Pricey, sweet shriekfest
By SEAN DALY, Times Pop Music Critic
Published November 20, 2007
TAMPA -- You'd think the sound of thousands of preteen girls shrieking in unison for more than two hours would be a jarring, disorienting noise. And, well, you'd be absolutely right.
But if you looked beyond the tinnitus and the parents with napkins stuffed in their ears, there was a resounding sweetness to the deafening hysteria generated by 18,061 people at Monday's sold-out Hannah Montana show at the St. Pete Times Forum.
For all the consumer madness leading up to the big night, in the end the kids just wanted to dance and sing and scream REALLY, REALLY LOUD, soaking up a defining point in their childhoods with gonzo gusto. And you better believe the 14-year-old phenom on stage, sucking wind and sweating aplenty for 80 minutes, gave back just as much G-rated glee and pogo-hopping energy as she was given.
As a kids show, it was a pretty darn fun one.
As to whether Mommy and Daddy had a swell time, too, that's a different story.
Getting tickets to the hottest act of 2007 was an ordeal that turned parents into scavenging lunatics - and scalpers into mustache-twirling villains.
Hannah Montana, a fictional Disney Channel pop star played by ever-smiley actress-singer Miley Cyrus, is the patron saint of the powerful 8-to-12 set. Tickets to the Best of Both Worlds Tour sold out in mere minutes. Ticket brokers, who managed to gobble up a great number of seats, were asking as much as $4,000-plus for a single front-row spot. Grownups complained. Investigations were launched.
Oy, the hullabaloo.
There will almost certainly be fallout from the Hannah Montana tour, as the way we buy and sell concert tickets is being scrutinized like never before. But let's save that ugliness for another time, okay? For those lucky enough to get into the show, all that mattered was the moment.
Cyrus, the daughter of country star Billy Ray Cyrus, split her over-the-top, spare-no-sparklers spectacle into two slick parts. With iconic blond wig aflutter, she first appeared as sitcom sensation Hannah Montana. Next to me, a wee girl cried, "I love you, Hannah!"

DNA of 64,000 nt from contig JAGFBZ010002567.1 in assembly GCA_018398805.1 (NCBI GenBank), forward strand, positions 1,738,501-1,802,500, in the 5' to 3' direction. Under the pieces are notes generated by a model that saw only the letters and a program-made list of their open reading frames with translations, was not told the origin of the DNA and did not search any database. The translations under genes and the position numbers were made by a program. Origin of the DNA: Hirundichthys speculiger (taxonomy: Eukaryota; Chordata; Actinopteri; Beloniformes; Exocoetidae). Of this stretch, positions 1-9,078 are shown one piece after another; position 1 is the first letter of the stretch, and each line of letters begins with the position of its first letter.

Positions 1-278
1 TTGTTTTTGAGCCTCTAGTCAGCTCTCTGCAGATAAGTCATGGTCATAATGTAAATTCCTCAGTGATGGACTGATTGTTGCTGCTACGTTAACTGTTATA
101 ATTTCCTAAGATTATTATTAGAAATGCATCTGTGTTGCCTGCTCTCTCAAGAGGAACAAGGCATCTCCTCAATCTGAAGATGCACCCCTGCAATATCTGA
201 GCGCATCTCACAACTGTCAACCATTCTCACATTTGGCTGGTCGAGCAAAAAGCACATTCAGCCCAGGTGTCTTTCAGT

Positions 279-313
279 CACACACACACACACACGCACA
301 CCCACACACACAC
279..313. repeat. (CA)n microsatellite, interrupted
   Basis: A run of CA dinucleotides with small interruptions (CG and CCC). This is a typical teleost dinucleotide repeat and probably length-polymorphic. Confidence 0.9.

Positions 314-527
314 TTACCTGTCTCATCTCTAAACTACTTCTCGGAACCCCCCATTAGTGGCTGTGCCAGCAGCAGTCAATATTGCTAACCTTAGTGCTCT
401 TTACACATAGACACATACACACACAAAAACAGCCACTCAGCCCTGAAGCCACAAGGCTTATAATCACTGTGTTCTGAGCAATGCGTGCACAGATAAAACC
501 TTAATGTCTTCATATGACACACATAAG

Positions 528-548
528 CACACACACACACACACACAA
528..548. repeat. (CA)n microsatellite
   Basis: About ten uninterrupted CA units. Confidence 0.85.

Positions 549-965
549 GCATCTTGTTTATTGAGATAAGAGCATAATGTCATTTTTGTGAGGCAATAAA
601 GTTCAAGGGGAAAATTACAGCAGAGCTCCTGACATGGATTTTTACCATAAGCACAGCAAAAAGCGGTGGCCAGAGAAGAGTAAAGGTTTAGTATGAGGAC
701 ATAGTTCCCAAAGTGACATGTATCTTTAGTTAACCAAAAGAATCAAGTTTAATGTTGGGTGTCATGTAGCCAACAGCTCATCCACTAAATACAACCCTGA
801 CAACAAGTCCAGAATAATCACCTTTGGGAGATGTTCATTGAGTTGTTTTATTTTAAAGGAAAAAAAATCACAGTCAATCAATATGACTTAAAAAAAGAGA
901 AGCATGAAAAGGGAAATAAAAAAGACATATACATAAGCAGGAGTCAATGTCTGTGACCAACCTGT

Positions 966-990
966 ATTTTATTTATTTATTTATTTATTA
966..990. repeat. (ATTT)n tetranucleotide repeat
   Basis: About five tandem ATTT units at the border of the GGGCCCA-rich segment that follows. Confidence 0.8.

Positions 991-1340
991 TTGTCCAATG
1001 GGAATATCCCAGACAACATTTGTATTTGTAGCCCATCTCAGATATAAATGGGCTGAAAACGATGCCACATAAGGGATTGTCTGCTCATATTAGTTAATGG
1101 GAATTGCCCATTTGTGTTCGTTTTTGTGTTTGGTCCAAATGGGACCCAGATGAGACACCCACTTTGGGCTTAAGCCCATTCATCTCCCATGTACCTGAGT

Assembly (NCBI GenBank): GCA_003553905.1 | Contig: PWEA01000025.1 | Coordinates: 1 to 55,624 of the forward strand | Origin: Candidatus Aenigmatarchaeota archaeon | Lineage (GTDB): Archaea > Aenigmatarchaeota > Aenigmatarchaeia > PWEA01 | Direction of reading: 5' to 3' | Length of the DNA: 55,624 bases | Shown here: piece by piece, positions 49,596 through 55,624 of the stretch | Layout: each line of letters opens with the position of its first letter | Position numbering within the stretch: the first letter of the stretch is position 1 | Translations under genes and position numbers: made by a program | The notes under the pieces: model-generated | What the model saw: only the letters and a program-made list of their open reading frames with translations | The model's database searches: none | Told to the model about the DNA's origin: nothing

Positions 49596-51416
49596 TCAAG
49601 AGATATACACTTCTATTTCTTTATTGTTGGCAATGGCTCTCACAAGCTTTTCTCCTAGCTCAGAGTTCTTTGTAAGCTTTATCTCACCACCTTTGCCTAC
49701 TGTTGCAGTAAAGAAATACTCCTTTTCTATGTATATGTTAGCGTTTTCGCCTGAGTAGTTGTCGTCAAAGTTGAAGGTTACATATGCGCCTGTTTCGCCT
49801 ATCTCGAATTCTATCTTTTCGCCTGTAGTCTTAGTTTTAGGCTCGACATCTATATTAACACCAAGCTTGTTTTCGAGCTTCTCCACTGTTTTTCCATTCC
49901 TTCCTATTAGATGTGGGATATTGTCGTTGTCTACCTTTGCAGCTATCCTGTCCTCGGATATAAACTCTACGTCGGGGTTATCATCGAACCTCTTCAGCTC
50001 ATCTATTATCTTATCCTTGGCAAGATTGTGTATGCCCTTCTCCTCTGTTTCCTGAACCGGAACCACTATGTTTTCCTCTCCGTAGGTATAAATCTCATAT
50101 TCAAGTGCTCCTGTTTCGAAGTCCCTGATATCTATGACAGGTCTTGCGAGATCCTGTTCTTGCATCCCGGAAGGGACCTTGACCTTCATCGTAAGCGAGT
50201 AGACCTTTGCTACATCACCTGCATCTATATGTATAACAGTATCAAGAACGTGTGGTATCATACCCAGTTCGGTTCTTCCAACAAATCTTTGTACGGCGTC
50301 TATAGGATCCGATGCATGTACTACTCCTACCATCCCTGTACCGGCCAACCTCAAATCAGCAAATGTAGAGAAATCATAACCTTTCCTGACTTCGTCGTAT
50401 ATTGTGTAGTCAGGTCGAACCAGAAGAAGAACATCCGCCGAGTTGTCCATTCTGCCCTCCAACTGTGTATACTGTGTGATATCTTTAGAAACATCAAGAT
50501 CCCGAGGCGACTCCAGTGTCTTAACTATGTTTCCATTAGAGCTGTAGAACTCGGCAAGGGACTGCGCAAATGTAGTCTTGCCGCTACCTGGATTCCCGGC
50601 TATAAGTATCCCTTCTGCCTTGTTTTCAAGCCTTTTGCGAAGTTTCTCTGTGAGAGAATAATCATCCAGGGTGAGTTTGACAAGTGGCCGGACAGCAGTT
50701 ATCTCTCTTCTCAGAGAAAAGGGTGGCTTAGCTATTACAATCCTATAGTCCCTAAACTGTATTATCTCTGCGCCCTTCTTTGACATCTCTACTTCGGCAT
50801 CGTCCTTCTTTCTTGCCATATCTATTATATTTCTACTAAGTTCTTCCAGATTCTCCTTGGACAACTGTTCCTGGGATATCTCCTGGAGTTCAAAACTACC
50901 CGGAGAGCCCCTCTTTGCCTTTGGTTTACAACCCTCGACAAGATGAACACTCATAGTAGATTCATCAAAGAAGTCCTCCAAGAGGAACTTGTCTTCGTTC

Forty minutes later, Cyrus returned as her "real" self - "Meet Miley," the umpteen video screens flashed - which came off as a symbolic transition and one smart business choice. Cyrus is positioning herself to guide your kiddos from their tweens to their teens, and hopefully prolong a career past training bras and braces. Sooner rather than later, that blond wig is coming off for good. But maybe it won't matter. The wee girl beside me didn't miss a beat: "I love you, Miley!"
So what's the big difference between Hannah and Miley -- besides that unfortunate hairpiece? As far as I could tell, Hannah sings utterly benign, maniacally catchy rock songs about 1) partying, 2) good self-esteem, 3) boys and 4) more partying. (These parties still feature balloons, mind you.) Miley, on the other hand, does all this while wearing a leather jacket. The crowd might have been a little quieter for Miley's set, but you could chalk that up to the approach of bedtime.
Backed by dozens of singers and dancers, not to mention a full band and an arsenal of special effects, Hannah/Miley worked through tons of tunes and just as many costume changes, none of which revealed more skin than a knobby little knee.
She efficiently knocked out all the guitar-chuggy numbers from her two multiplatinum albums: I Got Nerve,Just Like You,Nobody's Perfect and the rather clever East Northumberland High, which borrows some slick Beach Boys harmonizing. Disney's fleet of songwriters, especially Matthew Gerrard and Robbie Nevil, are secret weapons for sure, and could certainly give a tutorial on building pop songs that stick in your melon.
When the High School Musical concert blew through town last year (another Disney cash cow), there was a slimy feeling to that sold-out show, a sell job that stank of infomercial. Cyrus and opening act the Jonas Brothers (get ready to pay for these shaggy cuties really soon) constantly reminded us who they were, but never at the expense of the entertainment. They might not be fully realized musicians just yet, but they plan to be.
And give credit to Cyrus for really singing - no Britney lip-syncing for this down-home gal. She closed the show strumming an acoustic guitar and warbling the ballad I Miss You. Without the help of background singers and buzzing synthesizers, her voice was a little shrilly, a little pitchy, but altogether charming, as adorable as her sparkly eyes.
So after all this, was the show worth $4,000? Well, that all depends on who's shrieking the answer.
Sean Daly can be reached at email@example.com or (727) 893-8467. His Pop Life blog is at blogs.tampabay.com/popmusic.